Thursday, October 14, 2010

Things about the black religious fold to think about...

Earlier this week, Gallup released a poll on the popularity of allowing openly homosexual or bisexual members of the armed forces to serve as well as the repeal of "Don't Ask, Don't Tell" and same-sex unions.  The poll compares from 2008-2009 to 2010.  Well, apparently "folk" ain't down with either when compared to other ethnic groups.  ***SIGH***

Sometimes I just don't know what to say about why folk are so sanctimonious about LGBT/SGLs when there are plenty of other fires that need to be extinguished.  One of the fires is the likelihood of contracting an STI, 1 in 22 black Americans are likely to contracted HIV.  There are so many things going on, but folk want to hate on the LGBT/SGLs and them living their lives.

Surprisingly, black LGBT blogger Son of Baldwin wrote a lively list of likely reasoning behind the hypocritical and sanctimonious nature of folk when it comes down to it:

    1. Religion.  Black Americans (or maybe ALL Americans) are among the most superstitious people on the planet. They have taken what was once their slave masters' religion and used it to liberate themselves from the tyranny of antebellum slavery.  However, we've yet to be ingenious enough to remove what is perhaps the inherent flaw in any organized religion: the need for an enemy.  Religion simply cannot function without an Other to demonize.  Throughout history, women, Pagans, Native Americans and blacks have found themselves the targets of religious terrorism.  Gays are simply the latest in a long line of subjects who are held up as scapegoats onto whom all the sins and vices of the society can be poured.  What makes black homophobia super egregious, however, is that having been the sacrificial lambs themselves, one would think that blacks would be more sympathetic to gay rights.  Instead, like the whites before them who said, "I may be poor, but at least I'm not black," blacks find shelter and solace in "I may be black, but at least I'm not gay."
    2. Envy, entitlement, indifference and practicality.  On completely self-serving and emotional levels, blacks feel, quite simply, that since we don't yet have all the rights and privileges entitled to us (perhaps on paper, but certainly not in practice), gays shouldn't have theirs yet, either. In other words: Wait your turn! Blacks also feel that the right for gays to marry isn't as important as, say, the right not to be murdered in cold blood by police officers or the right to be able to properly feed and educate one's children or other immediate, tangible concerns. Apparently, everything is mutually exclusive when it comes to civil rights.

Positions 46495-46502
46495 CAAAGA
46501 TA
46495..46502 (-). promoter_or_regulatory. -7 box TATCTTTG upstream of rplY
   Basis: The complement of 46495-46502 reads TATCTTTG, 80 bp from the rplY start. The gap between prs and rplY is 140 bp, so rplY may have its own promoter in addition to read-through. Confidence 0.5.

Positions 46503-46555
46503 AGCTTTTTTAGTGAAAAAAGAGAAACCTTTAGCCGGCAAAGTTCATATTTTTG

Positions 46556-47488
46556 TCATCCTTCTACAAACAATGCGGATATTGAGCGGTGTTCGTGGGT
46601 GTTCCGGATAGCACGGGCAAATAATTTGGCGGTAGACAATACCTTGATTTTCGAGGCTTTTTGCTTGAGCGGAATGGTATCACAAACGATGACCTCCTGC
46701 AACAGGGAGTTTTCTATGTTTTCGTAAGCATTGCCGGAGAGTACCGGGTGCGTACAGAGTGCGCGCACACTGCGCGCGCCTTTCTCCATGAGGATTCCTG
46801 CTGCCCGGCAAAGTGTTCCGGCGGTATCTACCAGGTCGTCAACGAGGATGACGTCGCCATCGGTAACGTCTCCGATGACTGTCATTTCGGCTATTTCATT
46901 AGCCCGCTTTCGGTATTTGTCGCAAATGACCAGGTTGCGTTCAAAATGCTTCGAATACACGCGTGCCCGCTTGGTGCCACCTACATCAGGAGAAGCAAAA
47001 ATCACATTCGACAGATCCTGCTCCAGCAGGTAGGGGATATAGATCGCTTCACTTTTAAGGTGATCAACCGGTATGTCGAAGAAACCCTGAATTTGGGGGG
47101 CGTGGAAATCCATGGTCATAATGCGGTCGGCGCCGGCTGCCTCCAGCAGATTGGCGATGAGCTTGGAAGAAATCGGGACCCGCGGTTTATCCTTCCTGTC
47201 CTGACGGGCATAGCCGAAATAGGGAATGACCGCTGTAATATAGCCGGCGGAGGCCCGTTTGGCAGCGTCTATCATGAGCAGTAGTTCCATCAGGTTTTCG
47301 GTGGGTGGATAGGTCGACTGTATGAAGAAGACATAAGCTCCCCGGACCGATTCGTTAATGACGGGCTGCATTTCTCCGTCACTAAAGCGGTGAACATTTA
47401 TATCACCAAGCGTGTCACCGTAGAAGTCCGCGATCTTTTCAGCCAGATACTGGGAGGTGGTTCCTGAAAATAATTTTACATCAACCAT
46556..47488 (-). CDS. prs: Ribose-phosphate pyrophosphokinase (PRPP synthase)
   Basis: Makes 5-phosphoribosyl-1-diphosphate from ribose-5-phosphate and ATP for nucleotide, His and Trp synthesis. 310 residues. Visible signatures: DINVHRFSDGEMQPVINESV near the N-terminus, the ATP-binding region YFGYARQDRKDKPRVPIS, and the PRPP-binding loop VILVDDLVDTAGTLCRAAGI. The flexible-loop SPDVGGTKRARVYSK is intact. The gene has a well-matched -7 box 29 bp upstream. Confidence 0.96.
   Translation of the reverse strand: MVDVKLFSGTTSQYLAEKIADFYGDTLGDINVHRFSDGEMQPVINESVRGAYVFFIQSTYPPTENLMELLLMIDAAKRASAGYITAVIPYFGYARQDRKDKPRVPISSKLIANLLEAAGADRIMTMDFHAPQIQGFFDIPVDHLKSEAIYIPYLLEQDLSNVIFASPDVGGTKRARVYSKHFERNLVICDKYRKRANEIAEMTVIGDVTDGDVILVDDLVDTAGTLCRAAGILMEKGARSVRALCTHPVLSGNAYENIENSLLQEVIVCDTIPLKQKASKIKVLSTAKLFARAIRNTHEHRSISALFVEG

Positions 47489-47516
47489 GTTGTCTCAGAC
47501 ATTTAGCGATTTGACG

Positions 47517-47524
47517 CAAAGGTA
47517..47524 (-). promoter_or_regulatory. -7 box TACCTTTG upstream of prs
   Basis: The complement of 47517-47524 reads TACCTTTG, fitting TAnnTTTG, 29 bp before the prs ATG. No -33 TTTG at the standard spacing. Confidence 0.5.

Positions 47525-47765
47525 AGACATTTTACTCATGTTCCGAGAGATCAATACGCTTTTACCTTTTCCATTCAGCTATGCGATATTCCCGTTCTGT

3. Racism in the gay community.  To most black people, white gays are indistinguishable from the white, often affluent society that they perceive as oppressors.  Unfortunately, the gay community has given blacks ample justification for this position.  Thus, blacks are adamant about not supporting any cause that will give whites--gay or straight--greater license to oppress them.  And gayness, in the minds of ignorant blacks, is most certainly a white thing.
    4. Closeted black homosexuals. Since a great many black homosexuals are afraid to come out of the closet because of the rampant homophobia in black society (especially the black church), there are relatively few voices from within the community to combat the rhetoric and relatively few individuals to put a face on the specter.  Therefore, the ignorance remains largely unassailable.

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